238 AMARYLLIDACEÆ. tenuat. ½ unc. lat. dorso ad dimid. longitud den- sissime, superficie rarius, clathrato-macul. Species distincta, nisi crassipedis varietas. Leaves 8-11 inches, obtuse, 1 1/8 wide, below only half an inch; closely barred half their length below, less densely on the upper surface, smooth. 24. Concolor. - Pl. 31. f. 2. Burchell Herb. B. 276. Foliis lorato-lanceolatis lævibus subacutis 8 unc. 1 3/8 lat. scapo 6 unc. spatha 1¼ rubra circ. 8 valvi floribus vix brev. perianthio stylo filamentis conco- loribus, filamentis limbo longioribus stylo brevio- ribus, stigmate trifido. A very desirable small species, being as well as crassipes and quadrivalvis equal to the larger in the inflorescence. I have lately received from Mr. Loddiges a small Hæ- manthus, imported by him from the Cape under the name Coccineus, which has a smooth leaf not an inch wide, and dotted at the base with red, which is probably allied to Con- color. Hæmanthus dubius H. and B. Kunth. must be a Phycella. Hæmanthus vaginatus Thunb. Flor. Cap. from its six linear leaves, and two-valved spathe, does not agree with Hæmanthus, and I entertain no doubt of its belonging to my genus Hessea intermediate between Nerine and Stru- maria. It is referred with doubts by Schultes to Bruns- vigia, with which it does not agree. It will be observed that in this genus there is an extra- ordinary diversity between the first and second section in the bulb, leaf, and habit, such as occurs in no other genus; but I cannot find any diversity in the flower and fruit, and a like variation of species with close and with patent flowers occurs in both divisions. The difference is so great as to raise a doubt whether they form one genus. In the first section the leaves have a long fistulous or hollow cylindrical foot-stalk, which acts as a sheath : in that respect, perhaps, the difference is not much greater than in Amaryllis, of which Blanda vaginates above six inches; but the conse- quence of this vagination in Hæmanthus is a different form of bulb. That of Hæmanthus has been called imperfect, but I see no imperfection in it. All such bulbs consist of coats, which are the permanent base of the leaves after the upper part has perished. In the species which have only two very broad leaves without a footstalk, the sheathing base is necessa-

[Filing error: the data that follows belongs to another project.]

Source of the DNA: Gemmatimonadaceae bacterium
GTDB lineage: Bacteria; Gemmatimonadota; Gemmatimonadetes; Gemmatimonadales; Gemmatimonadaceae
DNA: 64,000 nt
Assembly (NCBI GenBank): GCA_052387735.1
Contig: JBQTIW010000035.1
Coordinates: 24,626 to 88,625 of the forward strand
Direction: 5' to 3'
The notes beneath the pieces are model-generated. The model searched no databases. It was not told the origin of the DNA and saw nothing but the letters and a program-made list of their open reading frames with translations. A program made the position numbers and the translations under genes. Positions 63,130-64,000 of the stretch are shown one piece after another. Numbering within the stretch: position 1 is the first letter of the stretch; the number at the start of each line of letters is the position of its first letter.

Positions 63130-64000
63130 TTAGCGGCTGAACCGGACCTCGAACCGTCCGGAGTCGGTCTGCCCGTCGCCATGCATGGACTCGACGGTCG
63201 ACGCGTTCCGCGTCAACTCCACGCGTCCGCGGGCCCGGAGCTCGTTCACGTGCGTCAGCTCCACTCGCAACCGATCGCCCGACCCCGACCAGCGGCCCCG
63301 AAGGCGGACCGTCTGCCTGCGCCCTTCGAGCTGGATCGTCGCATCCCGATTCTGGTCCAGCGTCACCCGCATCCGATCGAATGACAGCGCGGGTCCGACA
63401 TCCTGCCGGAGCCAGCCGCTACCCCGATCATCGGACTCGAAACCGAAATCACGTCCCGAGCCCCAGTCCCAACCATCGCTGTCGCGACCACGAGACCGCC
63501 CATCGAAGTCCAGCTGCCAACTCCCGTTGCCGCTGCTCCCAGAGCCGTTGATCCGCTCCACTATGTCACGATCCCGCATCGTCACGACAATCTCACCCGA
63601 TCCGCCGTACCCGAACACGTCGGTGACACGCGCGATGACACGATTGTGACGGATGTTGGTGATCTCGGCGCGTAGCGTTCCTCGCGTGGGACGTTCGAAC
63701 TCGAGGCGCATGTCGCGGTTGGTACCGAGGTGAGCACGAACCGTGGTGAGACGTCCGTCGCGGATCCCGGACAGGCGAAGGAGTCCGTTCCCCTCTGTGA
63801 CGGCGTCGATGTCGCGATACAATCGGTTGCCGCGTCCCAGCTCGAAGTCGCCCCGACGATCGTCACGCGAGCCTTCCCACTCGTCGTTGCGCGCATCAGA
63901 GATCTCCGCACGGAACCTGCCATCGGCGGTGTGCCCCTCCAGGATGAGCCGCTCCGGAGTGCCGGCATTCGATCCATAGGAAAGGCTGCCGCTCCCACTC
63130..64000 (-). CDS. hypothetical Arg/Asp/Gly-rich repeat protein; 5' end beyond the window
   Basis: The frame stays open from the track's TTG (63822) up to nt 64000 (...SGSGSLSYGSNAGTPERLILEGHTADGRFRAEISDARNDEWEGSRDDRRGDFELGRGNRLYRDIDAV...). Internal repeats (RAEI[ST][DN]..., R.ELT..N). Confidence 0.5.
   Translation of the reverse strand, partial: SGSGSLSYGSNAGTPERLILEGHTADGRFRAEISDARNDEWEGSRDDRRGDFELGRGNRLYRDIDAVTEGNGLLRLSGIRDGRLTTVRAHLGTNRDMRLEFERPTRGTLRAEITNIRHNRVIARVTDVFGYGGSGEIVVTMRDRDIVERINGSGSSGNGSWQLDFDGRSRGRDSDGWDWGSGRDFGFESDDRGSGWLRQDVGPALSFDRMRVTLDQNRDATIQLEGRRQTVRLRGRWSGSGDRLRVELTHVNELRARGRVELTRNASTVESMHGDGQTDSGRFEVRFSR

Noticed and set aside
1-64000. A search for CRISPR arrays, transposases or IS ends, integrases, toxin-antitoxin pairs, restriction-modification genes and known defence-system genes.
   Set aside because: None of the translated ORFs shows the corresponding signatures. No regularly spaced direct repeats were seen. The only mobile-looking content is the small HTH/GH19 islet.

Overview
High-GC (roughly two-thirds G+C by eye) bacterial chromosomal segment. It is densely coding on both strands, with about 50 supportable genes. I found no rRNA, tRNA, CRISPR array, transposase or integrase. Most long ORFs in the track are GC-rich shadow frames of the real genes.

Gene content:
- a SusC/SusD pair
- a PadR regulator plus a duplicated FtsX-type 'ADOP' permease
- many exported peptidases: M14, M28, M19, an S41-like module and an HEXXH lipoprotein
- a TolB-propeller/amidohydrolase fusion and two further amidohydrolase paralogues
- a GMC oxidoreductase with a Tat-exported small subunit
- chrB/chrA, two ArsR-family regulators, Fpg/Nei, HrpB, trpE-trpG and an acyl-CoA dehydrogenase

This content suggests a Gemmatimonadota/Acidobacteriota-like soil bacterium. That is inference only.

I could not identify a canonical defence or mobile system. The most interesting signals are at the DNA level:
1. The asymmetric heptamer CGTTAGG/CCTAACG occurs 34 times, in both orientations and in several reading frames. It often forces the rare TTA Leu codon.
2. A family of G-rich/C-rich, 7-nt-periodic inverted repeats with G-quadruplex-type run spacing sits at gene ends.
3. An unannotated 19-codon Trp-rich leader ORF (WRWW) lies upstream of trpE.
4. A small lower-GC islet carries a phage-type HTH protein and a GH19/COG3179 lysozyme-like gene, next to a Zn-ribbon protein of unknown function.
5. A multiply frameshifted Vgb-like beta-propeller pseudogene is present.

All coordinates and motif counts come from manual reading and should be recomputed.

AMARYLLIDACEÆ. 239 rily much wider one way, which makes the shape of the bulb compressed, and not round like those which are formed by leaves that sheath cylindrically ; consequently the bulbs of the first section are not compressed, but cylindrically ovate. In all bulbs the outer coats must be stretched by the internal growth of new leaves ; when the leaves sheath cylindrically, the neck or orifice being small,the old coats in stretching can- not slip downwards; but, in the second section of Hæmanthus from the breadth of the leaves, which have no cylindrical base, the mouth of the bulb is wide one way; and, as fresh leaves arise, the outer coats, being stretched by the internal growth, drop, and consequently become shorter each year till they decay, which gives an outward appearance of imbrication ; but the only structural difference is the leaves not sheathing cylindrically at the mouth of the bulb. The most startling difference is that those of the first section flower with the leaves in vigour, instead of before their appearance. The very singular plant I discovered in the Banks. herb. though in a very imperfect state, with undulated foliage, seems to form a link between the two sections, and it is to be regretted that we cannot obtain a perfect knowledge of it.